3. Our ministries would be exponentially better, more effective, more impactful, more meaningful, longer lasting, more fulfilling, etc…..
  4. We’d become the only place in a person’s life that they could show up and feel like someone was trying to get to know them better.
  5. “Being known” would be a tremendous feeling. Probably addicting (if you don’t think so, read anyone’s twitter or facebook page).
  6. They’d tell others about it and probably start to mirror that kind of behavior.
  7. More people would want to be a apart of that faith community.
  8. Attendance would go up as a by-product of all that. But if it didn’t, no one would be too concerned as long as we were learning more and more about the lives of others.

All that WOULD happen merely as a result of changing our metrics.

Things I Learned on my Honeymoon – My brother’s best man speech

Anyone at my wedding will tell you this: Ben Lehman puts together one heck of a speech. Especially considering he’s 14. I got my hands on a copy and thought you’d enjoy reading it:

For those of you who don’t know me, I’m Ben, Adam’s younger brother. It’s great to be able to stand up here today because after all these years Adam has finally admittied that I am the best man. But I don’t think i deserve the title best man, i think I’m just a good, handsome guy. But the real best man here today is Adam Lehman.

Adam has always been a great brother. I’ve always looked up to him and tried to act like him. When I went to church camps there would always be a talk about who was your role model. Some kids said Tiger Woods or Bill Gates but for as long as I can remember, I always said Adam.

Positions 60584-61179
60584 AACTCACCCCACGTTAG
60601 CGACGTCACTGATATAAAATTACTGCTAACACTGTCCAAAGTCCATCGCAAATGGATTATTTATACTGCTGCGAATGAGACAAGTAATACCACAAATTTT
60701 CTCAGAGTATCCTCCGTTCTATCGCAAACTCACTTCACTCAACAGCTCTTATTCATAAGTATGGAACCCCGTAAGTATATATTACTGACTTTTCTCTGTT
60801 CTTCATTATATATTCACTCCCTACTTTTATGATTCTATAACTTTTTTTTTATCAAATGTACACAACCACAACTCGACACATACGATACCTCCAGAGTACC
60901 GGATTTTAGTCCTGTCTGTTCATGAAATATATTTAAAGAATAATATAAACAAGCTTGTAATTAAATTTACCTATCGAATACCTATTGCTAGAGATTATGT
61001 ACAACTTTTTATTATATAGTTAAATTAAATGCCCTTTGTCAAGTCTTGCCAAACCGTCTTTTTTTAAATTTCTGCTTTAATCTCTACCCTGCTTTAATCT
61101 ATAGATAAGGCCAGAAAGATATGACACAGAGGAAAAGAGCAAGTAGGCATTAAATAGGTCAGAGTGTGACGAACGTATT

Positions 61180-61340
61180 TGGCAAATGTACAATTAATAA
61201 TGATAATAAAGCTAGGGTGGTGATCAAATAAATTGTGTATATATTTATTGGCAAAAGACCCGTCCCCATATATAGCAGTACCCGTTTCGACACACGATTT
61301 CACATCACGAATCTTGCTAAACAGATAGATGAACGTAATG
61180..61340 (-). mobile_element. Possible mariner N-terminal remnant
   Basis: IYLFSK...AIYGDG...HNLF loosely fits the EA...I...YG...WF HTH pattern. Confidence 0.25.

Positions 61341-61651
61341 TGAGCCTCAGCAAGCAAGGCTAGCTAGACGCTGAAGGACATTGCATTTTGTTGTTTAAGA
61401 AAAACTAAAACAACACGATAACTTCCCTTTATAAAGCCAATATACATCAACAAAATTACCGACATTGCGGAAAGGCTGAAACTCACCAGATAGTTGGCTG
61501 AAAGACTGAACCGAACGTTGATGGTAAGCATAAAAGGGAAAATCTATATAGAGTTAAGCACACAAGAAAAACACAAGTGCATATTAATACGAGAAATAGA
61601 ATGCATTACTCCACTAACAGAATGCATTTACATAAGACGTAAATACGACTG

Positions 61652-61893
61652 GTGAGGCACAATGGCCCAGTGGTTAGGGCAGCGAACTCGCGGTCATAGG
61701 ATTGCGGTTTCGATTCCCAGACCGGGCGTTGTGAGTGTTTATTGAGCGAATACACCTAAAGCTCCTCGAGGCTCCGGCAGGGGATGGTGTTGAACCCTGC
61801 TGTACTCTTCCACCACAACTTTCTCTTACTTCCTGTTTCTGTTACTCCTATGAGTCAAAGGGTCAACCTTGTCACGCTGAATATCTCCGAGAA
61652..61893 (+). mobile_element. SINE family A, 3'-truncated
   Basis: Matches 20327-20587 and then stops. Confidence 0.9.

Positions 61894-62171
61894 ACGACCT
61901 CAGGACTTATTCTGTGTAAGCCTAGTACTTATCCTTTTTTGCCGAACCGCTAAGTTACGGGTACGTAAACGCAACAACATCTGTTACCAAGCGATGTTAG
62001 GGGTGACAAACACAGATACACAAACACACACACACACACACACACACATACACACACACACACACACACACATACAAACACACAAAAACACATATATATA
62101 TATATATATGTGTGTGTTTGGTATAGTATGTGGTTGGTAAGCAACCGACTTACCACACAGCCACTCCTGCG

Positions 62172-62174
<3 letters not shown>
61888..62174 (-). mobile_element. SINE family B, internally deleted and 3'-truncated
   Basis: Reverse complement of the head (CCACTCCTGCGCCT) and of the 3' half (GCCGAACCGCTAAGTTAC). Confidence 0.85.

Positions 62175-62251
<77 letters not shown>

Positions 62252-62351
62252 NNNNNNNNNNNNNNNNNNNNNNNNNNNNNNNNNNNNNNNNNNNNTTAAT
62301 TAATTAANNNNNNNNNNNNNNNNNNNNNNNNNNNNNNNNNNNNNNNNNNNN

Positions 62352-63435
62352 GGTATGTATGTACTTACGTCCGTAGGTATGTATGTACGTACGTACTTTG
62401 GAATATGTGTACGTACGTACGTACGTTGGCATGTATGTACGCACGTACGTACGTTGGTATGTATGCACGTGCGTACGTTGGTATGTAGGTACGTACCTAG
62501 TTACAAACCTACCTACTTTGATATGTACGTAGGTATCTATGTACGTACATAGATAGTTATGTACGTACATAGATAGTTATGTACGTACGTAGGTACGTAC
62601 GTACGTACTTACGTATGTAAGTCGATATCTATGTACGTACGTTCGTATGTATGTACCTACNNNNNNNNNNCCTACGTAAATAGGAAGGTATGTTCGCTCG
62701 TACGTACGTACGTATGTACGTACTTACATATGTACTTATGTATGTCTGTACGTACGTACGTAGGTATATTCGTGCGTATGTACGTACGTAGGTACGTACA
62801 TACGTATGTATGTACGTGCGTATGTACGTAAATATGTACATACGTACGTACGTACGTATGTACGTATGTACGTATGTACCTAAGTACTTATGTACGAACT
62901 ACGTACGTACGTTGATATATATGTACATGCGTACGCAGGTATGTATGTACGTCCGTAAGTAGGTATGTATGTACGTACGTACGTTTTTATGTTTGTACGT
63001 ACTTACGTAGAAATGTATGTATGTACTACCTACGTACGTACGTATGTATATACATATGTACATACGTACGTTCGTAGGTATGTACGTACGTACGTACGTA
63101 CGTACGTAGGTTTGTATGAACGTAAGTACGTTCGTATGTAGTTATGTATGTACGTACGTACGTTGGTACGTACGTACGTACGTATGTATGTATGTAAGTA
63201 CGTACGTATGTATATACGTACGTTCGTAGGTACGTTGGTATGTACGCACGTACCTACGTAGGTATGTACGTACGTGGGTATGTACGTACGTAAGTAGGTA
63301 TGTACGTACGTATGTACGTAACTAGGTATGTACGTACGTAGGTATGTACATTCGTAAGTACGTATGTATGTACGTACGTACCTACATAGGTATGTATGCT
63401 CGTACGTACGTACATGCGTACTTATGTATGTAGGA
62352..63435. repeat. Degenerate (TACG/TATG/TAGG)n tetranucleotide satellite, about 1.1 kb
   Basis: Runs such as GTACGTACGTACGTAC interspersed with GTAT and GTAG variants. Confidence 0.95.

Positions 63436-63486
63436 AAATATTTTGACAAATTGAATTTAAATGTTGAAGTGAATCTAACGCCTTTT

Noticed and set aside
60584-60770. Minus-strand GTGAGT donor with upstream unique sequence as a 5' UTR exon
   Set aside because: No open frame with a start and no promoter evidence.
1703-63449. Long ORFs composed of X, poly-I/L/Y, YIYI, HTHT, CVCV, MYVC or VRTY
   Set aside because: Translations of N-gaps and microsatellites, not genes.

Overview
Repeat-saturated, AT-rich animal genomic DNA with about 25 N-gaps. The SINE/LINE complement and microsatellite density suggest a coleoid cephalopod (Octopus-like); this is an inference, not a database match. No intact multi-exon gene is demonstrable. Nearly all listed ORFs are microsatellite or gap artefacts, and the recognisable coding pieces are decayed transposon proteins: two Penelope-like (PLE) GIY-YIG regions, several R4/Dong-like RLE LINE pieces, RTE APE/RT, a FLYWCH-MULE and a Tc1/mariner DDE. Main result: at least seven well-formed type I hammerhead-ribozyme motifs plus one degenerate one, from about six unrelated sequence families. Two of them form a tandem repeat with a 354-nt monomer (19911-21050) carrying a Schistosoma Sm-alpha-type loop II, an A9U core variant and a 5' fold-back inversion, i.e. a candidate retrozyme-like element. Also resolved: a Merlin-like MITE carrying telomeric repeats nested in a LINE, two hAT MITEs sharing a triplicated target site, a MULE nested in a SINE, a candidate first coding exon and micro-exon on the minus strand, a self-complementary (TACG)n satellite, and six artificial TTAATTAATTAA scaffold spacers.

And Allie, you look beautiful tonight and I’m pretty sure that every guy in here is crushed that such a lovely, kind womona is gone from the market forever. And Adam, I’m pretty sure every girl in here things that this is ….. JUST another day.

I’ve always know allie would be great for Adam. She is kind, creative, funny and very very very patient. She can take most of Adam’s junk, unlike the last 63 ex-girlfriends Adam has had.

Some people may think, “How can Ben and Adam be so close since Adam is so much older?” But we really hang out a lot. Sometimes that’s not the greatest thing. Like las week we both went into Wal-Mart and thre greeter though Adam was my dad.

Since I am such a pro with the ladies, I would like to give some words of wisdom to Adam. Your marriage will go great as long as you keep saying those three little words …… You’re Right Allie.

I would also like to thank everyone here today – especially David and Renee – for putting on such a great wedding and raising Allie to be such a great lady. And also to mom and dad for giving Adam a great example of what marriage should look like.